A five-time Grand Slam Winner Legend Maria Sharapova retires at the age of 32
Sharapova entered the scene at 17 against Serena Williams in 2004 winning the Wimbledon.
Maria Sharapova was an excellent player in tennis from the times she was just a teenager, someone whose courage and strokes gained her a career Grand Slam and whose off-court achievement involved millions of dollars more in promotional deals than prize money.
And yet, Sharapova stepped away from her game in a simple way on Wednesday at the age of 32, achieving a career that highlighted five major championships, time at No. 1 in the WTA rankings, a 15-month doping ban and plenty of troubles with her right shoulder.
Sadly, there was no goodbye match, no moment for the last spotlight, for a person so used to celebrations without a racket in hand.
“I’ve been pretty good in the past, balancing my time with my sponsors with my tennis, because I know my priority. At the end of the day, what I love doing is competing, and that’s where my heart is at: on center court,” Sharapova said in an interview with the Associated Press in 2006 right before the U.S. Open then.
“There are a couple of sides of me,” she said in 2006. “There’s the Maria that’s a tennis player. There’s the Maria that is a normal girl. And there’s the Maria who’s a businesswoman. And that’s where the ‘Maria Sharapova brand’ comes into play.”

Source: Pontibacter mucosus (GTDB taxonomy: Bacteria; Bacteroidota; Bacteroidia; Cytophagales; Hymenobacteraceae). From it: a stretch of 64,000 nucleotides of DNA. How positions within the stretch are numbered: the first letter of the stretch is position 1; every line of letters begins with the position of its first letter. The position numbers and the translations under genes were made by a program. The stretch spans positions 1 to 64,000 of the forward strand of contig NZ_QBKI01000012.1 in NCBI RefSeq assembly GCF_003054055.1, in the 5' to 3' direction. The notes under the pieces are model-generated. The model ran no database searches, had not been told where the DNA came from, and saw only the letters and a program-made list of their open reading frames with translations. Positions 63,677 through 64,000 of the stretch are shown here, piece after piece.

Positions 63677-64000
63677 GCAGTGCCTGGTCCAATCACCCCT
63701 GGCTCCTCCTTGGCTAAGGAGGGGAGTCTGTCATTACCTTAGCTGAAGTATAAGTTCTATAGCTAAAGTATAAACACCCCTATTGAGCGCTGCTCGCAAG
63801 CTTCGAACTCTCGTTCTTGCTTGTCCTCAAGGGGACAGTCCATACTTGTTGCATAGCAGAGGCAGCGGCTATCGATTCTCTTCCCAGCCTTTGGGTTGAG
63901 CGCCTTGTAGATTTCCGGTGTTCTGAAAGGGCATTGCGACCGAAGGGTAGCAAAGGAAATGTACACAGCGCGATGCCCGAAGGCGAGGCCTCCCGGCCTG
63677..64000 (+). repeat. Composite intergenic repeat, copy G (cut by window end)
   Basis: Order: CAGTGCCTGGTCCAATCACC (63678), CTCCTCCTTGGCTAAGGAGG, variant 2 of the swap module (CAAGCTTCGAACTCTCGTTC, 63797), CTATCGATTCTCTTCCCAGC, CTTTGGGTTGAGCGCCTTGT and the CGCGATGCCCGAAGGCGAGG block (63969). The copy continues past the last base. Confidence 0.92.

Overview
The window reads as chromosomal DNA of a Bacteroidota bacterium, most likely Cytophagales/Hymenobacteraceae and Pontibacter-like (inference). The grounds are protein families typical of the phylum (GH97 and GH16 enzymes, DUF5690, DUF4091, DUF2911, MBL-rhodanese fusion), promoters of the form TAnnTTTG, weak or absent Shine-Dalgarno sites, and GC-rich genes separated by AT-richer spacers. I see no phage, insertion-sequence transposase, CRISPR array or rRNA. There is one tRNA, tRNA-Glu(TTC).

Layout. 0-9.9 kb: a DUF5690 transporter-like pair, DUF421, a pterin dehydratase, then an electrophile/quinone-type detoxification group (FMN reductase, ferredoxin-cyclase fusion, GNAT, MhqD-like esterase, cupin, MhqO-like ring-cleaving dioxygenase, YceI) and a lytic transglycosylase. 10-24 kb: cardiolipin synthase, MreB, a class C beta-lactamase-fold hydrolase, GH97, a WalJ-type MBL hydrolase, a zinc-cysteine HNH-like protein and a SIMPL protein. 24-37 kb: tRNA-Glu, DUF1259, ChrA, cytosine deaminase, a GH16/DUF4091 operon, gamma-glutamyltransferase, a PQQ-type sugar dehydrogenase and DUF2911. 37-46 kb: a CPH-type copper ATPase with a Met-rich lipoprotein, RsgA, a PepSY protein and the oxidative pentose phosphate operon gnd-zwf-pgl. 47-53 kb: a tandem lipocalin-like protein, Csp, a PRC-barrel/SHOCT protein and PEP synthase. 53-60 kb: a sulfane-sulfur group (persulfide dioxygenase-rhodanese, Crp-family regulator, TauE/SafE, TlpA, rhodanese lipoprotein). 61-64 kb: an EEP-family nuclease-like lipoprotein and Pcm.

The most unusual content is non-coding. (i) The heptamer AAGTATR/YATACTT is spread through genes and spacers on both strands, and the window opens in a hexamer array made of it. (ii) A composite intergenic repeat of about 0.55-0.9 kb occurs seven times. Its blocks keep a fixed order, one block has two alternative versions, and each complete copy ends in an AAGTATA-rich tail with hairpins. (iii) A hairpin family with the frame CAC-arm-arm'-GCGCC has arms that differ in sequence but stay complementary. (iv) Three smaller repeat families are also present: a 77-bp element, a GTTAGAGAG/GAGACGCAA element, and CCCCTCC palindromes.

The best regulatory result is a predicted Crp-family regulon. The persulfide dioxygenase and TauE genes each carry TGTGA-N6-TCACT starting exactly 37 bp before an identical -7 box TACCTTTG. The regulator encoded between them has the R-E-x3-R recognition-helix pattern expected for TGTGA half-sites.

Two years after that, Sharapova missed with Flushing Meadows tournament as she needed to have surgery on her shoulder, which troubled her off and ever since, she has another surgery on the same joint in 2019.
At a few tournaments, she lost 4 matches with first-round exits in her past 3 games, including the Australian Open in January which turned out to be the last match of her whole career and made her 0-2 this season.
Powerful at the baseline, and popular for never giving up attitude, Sharapova ranked number 1 for the first time at the age of just 18 in 2005. After adding her 2nd notable trophy at the U.S. Open for the following year, she then received an Australian Open title in 2008, and then also won the French Open in 2012 and 2014.
“Tennis showed me the world – and it showed me what I was made of. It’s how I tested myself and how I measured my growth,” Sharapova wrote on Twitter on Wednesday. “And so in whatever I might choose for my next chapter, my next mountain, I’ll still be pushing. I’ll still be climbing. I’ll still be growing.”